Maintaining binary compatibility is an important aspect of evolving libraries, especially those libraries that other libraries depend on. Why is it important? Because it’s not an uncommon situation when every library brings a different version of the same common dependency to the classpath. This situation is known as [JAR hell] (https://en.wikipedia.org/wiki/Java_Classloader#JAR_hell).
Contemporary build systems such as Maven or Gradle tend to solve the JAR hell problem by only allowing a single version of the same artifact to get to the classpath. But now you have to decide which version it should be to satisfy all the dependencies. If the library maintains the property of being binary backward compatible, you can safely choose the latest version and have it all sorted out.
Kotlin Standard Library is one of the libraries used ubiquitously as a dependency of Kotlin applications and libraries.
Therefore, we have composed a list of rules describing what can be changed in a library without breaking binary compatibility and a tool binary-compatibility-validator which validates that the library changes adhere to these rules.
One of the changes that is safe from the binary compatibility standpoint is adding a non-abstract method to an existing class. But while it’s safe when a single latest version of the library is kept in the classpath, it can bite hard when there are several versions of the library available. Code that depends on the new version of the library and expects the new method being available can get the class loaded from the old version instead without the method required. A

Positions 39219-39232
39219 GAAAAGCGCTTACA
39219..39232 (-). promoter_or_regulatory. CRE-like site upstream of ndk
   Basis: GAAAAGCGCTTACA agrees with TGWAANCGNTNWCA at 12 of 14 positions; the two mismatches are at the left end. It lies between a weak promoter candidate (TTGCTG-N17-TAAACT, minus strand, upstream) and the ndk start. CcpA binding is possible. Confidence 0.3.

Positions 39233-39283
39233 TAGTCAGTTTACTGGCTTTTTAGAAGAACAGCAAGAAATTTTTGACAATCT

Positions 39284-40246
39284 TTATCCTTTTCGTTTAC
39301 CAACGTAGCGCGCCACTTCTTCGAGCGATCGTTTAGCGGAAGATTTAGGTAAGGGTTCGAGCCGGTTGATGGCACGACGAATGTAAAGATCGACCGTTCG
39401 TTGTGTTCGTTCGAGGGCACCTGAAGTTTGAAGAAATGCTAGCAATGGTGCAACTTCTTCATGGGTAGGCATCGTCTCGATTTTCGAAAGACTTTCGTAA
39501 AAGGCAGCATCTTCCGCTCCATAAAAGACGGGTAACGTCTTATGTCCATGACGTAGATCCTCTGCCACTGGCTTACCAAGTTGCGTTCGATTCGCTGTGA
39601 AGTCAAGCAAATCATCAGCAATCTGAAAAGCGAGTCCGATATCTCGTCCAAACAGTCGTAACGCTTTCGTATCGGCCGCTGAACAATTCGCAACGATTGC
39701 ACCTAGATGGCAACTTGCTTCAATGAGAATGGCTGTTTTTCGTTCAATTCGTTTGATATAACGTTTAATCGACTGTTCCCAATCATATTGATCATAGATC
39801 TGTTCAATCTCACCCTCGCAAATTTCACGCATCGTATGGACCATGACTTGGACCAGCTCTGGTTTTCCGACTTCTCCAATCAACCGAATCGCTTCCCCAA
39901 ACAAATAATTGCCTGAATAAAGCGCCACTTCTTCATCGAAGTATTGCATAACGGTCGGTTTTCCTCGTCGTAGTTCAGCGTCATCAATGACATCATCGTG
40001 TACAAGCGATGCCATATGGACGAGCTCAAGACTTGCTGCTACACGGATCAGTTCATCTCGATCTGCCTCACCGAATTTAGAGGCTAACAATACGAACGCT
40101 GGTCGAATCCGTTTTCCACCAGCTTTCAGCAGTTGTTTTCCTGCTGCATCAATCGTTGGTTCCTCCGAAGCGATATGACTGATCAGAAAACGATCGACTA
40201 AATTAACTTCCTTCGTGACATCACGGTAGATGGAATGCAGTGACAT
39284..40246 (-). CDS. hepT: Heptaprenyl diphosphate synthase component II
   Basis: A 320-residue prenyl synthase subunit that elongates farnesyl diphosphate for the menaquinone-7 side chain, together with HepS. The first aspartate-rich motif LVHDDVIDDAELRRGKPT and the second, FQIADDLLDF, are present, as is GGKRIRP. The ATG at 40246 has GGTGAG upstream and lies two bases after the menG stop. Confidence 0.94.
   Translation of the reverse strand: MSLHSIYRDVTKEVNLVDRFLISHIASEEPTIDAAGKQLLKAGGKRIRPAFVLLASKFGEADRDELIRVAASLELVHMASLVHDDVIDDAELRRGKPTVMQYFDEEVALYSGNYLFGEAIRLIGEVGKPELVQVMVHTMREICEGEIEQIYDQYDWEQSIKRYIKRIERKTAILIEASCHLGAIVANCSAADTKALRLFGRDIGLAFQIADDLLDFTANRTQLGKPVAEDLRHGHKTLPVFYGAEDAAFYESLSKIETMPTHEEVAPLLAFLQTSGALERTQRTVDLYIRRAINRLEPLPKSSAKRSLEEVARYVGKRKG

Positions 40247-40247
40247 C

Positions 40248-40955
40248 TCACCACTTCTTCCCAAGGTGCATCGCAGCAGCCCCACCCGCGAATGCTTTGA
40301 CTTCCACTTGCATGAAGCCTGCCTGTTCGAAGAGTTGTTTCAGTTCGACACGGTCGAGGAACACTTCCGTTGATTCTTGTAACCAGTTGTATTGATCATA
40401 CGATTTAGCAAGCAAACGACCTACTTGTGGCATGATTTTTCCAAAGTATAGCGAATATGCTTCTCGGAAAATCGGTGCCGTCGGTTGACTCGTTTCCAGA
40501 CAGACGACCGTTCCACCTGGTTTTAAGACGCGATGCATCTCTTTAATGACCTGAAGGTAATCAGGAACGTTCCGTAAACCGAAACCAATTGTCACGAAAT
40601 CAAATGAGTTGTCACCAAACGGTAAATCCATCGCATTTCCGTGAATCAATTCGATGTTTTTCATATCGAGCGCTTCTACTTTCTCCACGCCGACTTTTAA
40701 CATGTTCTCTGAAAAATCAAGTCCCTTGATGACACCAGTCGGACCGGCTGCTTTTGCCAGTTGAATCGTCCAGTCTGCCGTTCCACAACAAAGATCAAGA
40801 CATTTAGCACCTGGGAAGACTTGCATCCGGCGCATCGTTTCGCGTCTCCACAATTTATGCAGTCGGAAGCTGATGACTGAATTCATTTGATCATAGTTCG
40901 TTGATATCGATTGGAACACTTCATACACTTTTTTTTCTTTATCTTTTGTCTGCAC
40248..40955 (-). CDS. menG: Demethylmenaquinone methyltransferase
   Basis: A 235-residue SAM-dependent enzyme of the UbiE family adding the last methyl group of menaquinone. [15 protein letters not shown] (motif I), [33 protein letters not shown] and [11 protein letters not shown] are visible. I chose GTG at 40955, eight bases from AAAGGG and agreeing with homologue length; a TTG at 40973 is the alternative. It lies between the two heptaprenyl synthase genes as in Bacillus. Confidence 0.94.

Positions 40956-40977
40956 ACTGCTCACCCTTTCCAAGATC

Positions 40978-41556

NoSuchMethodError is a common symptom of this situation.
Our original plan was to do our best not to add methods to the existing classes in the Standard Library and then we could live even in the situation of JAR hell. You’d ask then how are we going to add new top-level and extension functions, because they are exactly the new methods in the existing classes? Well, we were going to add these functions to new files so that every new file would be compiled into a new class. That would result in the same experience while consuming those functions from Kotlin, and quite worse experience with Java, as one would have to deal with rather artificial class file names like say
Collections12Kt, where ‘12’ stands for Kotlin 1.2 — the version of Kotlin when that file was introduced.
However it appeared that
NoSuchMethodError when calling public API is not the worst thing that can happen in JAR hell. When a class can be loaded from an arbitrary artifact version, changes in a private part of API are no longer safe. Imagine we have used new private method in an internal class to implement new public API. Now when the old class version is loaded we’re again missing that method. A more subtle problem can appear when the method is still in place, but its contract is changed.
Therefore in the situation with multiple versions of the library available, all its private API becomes effectively public from the standpoint of binary compatibility, and now we would have to consider not only binary compatibility between the library and other libraries depending on it, but also the compatibility between parts of the library itself.
That’s why we have decided to abandon this plan, and introduce new methods in existing classes without hesitation. If you have any considerations why we shouldn’t do it this way, feel free to share them.